Dames assures MARCO Alert implementation a priority
Minister of National Security Marvin Dames again assured yesterday that the government is prioritizing the implementation of the MARCO Alert for missing children.
In the wake of two recent alleged child abductions, Progressive Liberal Party (PLP) Leader Philip Brave Davis and Englerston MP Glenys Hanna-Martin called on the government to prioritize the introduction of the alert system.
Speaking to reporters outside the House of Assembly, Dames said, “We worked with the company to work out all the kinks. We just got a proposal in hand; that’s [movement]. When the opposition [was] the government, they had the opportunity to do the same; they did not. They procrastinated.
“Now, all of a sudden we’ve got to move. We have been moving very quickly on this. We take this very seriously as a government, as you can see. They had the regulations sitting on their desk [and] did nothing with it.”
In February, Davis called on the government to take the kidnapping of a three-year-old as “a wake up call for us to consider implementing [the MARCO Alert system]”.
The boy was kidnapped, reportedly by two women in a silver car, while riding his bicycle in front of his South Beach home.
He was dropped off at a wash house on Joe Farrington Road and Fox Hill Road the following morning.
Two weeks later, a six-year-old girl was reportedly taken from her home off Wilton Street shortly after 2 a.m. She was found unharmed a short time later.
Dames said the government has reviewed and amended the regulations required for the introduction of the alert.
He said a Cabinet paper on the matter was recently completed and “should be coming very shortly”.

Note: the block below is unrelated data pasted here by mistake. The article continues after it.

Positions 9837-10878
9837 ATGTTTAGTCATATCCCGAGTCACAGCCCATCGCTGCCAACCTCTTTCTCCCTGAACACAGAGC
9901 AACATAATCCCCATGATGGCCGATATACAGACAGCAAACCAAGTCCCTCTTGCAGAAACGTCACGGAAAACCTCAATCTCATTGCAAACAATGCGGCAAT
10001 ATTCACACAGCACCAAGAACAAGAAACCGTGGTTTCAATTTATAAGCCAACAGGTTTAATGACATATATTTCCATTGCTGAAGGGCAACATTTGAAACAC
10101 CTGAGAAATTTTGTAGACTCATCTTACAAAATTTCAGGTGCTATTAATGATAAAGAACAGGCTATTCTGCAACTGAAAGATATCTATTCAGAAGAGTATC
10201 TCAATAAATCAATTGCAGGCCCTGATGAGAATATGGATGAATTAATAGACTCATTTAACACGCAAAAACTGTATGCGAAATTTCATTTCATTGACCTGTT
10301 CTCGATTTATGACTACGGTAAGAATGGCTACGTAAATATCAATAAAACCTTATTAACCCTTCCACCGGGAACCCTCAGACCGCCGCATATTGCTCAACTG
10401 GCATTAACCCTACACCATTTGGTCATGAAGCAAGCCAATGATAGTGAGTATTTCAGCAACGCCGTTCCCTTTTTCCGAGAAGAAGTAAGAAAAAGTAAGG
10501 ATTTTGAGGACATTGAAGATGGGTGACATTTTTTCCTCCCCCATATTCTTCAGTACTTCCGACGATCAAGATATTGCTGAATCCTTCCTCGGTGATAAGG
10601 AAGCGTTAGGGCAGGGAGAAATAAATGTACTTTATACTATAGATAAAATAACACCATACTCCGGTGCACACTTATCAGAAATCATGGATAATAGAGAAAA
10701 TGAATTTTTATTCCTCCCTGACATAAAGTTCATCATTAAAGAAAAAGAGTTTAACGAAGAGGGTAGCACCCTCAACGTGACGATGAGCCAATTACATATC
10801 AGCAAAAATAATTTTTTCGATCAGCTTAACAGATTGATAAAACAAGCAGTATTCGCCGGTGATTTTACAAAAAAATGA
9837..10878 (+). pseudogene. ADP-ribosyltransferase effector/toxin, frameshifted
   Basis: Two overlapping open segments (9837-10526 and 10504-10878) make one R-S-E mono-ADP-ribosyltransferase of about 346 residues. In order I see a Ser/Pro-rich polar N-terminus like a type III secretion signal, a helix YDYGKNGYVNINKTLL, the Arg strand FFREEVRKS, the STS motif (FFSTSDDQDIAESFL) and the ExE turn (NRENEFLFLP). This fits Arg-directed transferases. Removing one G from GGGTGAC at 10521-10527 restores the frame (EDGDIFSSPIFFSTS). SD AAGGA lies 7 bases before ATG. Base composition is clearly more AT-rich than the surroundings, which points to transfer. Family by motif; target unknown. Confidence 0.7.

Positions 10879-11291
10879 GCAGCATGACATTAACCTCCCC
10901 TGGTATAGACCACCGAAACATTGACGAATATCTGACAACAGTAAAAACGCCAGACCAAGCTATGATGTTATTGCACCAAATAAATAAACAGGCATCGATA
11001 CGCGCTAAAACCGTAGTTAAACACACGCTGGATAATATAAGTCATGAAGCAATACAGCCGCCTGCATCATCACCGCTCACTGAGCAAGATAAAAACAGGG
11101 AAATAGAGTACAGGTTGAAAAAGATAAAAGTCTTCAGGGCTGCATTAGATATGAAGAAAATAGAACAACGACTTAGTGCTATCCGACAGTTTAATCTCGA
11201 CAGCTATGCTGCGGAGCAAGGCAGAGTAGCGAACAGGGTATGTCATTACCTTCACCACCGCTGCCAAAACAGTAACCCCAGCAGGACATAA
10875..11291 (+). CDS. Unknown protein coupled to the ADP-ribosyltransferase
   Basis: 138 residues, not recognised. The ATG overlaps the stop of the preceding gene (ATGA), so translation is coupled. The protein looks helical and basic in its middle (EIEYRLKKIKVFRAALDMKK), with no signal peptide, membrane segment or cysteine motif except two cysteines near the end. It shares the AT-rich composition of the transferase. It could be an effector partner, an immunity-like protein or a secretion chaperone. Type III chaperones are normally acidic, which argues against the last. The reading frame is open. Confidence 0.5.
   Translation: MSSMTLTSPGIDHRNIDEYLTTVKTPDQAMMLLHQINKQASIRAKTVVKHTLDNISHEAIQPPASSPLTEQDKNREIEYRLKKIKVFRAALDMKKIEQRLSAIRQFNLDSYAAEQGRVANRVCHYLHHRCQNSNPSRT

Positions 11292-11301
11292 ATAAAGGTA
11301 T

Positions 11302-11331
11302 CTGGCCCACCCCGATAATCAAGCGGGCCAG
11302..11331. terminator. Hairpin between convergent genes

“We’re taking this very seriously as a government and the public can expect to see results very shortly,” the minister said.
“We’re about results, not about saying what should’ve been done quickly when you were in power.”
Following the 2011 murder of 11-year-old Marco Archer, the government tabled regulations to govern which cases will prompt the activation of the alert.
According to the regulations, prior to the issuance of a MARCO Alert, the commissioner of police “shall in satisfying himself that a child is at risk of harm or death, confirm that there is reasonable belief that a child is missing or has been abducted; that the child is in danger of serious bodily injury or death; and that there is descriptive information about the child that will assist in the recovery of the child”.
The regulations did not compel media to report on missing persons.
However, there was an expectation of cooperation in the effort.
Newspapers were expected to publish a missing person’s report daily until a child was found.
Meanwhile, radio stations were expected to air an alert at least three times per day.
Education: Goldsmith, University of London, MA in Race, Media and Social Justice
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